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Old 12-02-2014, 04:00 PM   #29
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It should really be a compression tank, and most of them are. That is a tank with a diagram in it to keep the air from absorbing all the water. If that happens, no expansion tank, just a large tank in the system that does no good.


You can mount one or more compression tanks anywhere on the discharge side of the pump. You can install as many as you desire. Your compression effect will be the sum of all the tanks you install.


In this case, more volume in the compression tank, the better, and it will be the sum of all the tanks.


The air bubble in the water heater will not help you at all on the cold water side of the system. Only the hot water line from the heater to the outlet will see or feel it.


Good Luck!
Wil
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Old 12-02-2014, 04:04 PM   #30
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I forgot to say,
Don't use a variable pump with a compression tank. In such a case, it is very likely that the pump will never be shut off by the pressure switch.


Use a constant speed pump with any compression tank.


Good Luck!
Wil
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Old 12-02-2014, 04:29 PM   #31
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As others have mentioned, the noise produced is a factor of where and how the pump is attached, and the hoses connected directly to it.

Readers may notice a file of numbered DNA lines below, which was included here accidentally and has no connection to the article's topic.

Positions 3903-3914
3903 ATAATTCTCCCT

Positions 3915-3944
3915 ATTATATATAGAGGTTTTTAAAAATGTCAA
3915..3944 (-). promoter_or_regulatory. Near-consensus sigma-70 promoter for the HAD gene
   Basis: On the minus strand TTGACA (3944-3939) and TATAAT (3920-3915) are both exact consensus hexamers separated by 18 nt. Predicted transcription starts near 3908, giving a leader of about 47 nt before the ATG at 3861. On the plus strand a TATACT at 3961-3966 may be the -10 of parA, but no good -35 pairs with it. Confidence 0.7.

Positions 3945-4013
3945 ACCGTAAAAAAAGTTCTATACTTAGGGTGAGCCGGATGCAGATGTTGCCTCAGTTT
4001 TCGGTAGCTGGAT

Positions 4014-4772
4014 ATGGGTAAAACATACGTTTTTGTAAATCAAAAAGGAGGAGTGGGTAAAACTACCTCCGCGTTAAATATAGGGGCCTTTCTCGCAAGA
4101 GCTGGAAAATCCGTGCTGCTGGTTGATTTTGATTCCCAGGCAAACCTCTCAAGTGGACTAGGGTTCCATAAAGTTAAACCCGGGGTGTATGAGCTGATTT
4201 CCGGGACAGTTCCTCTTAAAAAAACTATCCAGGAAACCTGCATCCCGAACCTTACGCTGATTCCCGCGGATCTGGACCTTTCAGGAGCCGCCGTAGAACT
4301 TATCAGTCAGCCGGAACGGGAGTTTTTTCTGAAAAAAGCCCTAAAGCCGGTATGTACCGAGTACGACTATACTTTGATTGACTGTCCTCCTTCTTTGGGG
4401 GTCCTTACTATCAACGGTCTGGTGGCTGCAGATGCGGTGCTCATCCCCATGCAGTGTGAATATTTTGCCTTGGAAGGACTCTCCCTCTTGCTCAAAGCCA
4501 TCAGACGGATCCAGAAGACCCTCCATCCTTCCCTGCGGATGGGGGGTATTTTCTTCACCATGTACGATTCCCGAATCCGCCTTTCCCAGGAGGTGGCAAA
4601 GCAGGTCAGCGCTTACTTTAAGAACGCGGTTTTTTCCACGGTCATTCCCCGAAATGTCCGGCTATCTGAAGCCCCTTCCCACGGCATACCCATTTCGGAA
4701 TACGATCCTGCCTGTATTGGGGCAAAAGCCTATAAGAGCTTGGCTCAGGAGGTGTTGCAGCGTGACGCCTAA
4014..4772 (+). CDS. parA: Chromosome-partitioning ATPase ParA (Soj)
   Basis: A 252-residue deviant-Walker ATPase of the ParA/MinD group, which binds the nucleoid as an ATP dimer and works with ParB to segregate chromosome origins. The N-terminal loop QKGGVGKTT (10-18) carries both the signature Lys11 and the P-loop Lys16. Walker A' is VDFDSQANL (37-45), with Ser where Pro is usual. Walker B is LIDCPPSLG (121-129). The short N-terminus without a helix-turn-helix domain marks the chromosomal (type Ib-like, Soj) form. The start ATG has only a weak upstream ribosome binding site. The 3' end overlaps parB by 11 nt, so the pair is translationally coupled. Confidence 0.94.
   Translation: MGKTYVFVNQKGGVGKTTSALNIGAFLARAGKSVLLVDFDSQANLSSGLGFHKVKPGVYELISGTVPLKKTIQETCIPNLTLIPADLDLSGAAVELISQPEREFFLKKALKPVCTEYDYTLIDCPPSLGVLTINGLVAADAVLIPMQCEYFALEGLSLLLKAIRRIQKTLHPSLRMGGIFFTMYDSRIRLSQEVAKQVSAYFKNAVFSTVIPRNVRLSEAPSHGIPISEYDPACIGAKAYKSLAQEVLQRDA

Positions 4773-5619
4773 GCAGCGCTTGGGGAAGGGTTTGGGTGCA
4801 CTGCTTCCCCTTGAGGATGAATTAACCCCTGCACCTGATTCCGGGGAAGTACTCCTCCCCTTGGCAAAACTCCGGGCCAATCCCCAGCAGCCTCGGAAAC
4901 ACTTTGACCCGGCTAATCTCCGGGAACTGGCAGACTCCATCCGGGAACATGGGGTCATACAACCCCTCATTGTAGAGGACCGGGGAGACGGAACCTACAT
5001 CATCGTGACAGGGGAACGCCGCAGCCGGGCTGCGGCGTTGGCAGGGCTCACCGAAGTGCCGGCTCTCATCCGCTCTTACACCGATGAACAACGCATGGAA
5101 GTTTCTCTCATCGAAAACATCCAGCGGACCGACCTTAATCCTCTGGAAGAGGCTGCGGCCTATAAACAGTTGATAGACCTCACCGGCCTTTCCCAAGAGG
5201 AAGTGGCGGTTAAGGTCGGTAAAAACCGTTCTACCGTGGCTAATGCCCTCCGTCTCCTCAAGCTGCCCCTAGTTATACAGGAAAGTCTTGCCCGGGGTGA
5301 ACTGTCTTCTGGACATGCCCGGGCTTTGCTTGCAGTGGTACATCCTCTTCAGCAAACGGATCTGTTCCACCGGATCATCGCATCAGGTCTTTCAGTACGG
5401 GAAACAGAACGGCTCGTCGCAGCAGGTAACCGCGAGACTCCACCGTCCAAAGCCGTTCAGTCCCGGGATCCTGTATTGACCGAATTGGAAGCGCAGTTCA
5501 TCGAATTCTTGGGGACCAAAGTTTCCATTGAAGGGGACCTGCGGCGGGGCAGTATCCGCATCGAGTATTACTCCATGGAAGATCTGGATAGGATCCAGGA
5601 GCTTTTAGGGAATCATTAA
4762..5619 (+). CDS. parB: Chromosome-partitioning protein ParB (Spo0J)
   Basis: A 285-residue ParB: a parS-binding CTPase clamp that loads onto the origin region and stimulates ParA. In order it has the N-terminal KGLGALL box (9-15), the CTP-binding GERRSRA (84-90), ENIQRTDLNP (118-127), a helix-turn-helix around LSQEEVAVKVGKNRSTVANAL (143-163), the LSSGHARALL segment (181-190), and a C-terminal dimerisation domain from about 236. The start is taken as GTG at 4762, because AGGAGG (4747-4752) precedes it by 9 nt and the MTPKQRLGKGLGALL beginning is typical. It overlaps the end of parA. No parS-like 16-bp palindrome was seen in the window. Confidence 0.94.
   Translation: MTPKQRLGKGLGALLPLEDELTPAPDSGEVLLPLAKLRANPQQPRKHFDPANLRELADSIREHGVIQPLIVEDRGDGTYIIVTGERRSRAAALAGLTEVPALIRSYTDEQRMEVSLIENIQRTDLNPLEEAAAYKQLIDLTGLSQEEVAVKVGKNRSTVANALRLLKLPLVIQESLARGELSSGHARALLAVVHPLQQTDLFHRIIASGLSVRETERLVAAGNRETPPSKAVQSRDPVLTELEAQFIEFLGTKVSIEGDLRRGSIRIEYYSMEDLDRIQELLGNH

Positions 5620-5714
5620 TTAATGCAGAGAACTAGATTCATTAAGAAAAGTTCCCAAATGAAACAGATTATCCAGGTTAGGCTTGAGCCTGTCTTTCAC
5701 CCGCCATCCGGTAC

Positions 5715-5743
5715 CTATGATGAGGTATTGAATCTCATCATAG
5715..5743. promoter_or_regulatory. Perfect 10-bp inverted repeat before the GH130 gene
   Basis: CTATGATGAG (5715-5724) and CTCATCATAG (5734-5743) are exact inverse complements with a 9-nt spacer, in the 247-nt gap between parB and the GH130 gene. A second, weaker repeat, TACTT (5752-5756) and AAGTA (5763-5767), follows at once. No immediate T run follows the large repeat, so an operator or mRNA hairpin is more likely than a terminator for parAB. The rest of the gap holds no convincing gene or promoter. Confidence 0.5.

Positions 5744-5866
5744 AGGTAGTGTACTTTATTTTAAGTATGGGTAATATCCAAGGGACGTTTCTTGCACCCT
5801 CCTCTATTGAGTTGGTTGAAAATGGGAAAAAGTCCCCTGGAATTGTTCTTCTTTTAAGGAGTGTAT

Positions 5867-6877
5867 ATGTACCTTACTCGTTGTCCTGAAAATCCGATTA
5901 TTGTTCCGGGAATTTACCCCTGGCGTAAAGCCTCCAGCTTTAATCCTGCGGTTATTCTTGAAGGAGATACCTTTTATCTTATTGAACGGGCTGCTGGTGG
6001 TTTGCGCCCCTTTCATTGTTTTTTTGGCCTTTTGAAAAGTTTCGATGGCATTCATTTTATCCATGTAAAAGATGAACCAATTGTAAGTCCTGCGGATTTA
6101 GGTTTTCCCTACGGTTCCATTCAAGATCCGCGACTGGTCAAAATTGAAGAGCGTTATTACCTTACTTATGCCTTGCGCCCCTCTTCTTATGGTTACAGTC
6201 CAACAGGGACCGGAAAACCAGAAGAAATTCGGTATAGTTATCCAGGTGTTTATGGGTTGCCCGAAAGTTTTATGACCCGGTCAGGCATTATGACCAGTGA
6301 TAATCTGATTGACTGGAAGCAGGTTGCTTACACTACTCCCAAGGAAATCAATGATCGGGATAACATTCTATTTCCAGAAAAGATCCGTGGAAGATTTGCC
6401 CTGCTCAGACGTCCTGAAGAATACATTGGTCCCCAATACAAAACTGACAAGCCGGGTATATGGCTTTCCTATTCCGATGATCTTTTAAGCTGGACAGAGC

The water pump in my motorhome is located directly under my bed!! However, it is so quiet, I always thought it was located under the chassis, outside. It's bolted to a piece of plywood, which is in turn bolted to the floor, very solid, no vibration or resonating noise. The flexible reinforced hoses going in and out are colored blue and red and are not strapped or attached to anything.

Years ago I owned a Fleetwood Niagara Popup with a Sherflo pump under the slideout dinette. It originally sounded like a jackhammer at a construction site when it was working. It had very hard PEX tubing in and out, and it was bolted directly to the resonating particle board floor. I installed extra loops of PEX, some rubber washers between the floor and the pump, and the noise then sounded muffled enough to not wake anyone if they were asleep.
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Old 12-03-2014, 06:13 AM   #32
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I like to hear our water pump for those just in case moments. I must say it is very quiet. My question is, should there be air space left in the hot water heater? Our hot water flows much less than our cold water.
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Old 12-03-2014, 07:23 AM   #33
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The volume of the water in the tank will increase due to expansion as it comes up to temp. If you don't leave some air space in the WH, your lines are going to be exposed to whatever pressure it takes for the pop off valve to vent - there's nowhere else for it to go. Could be well over 60psi at that point...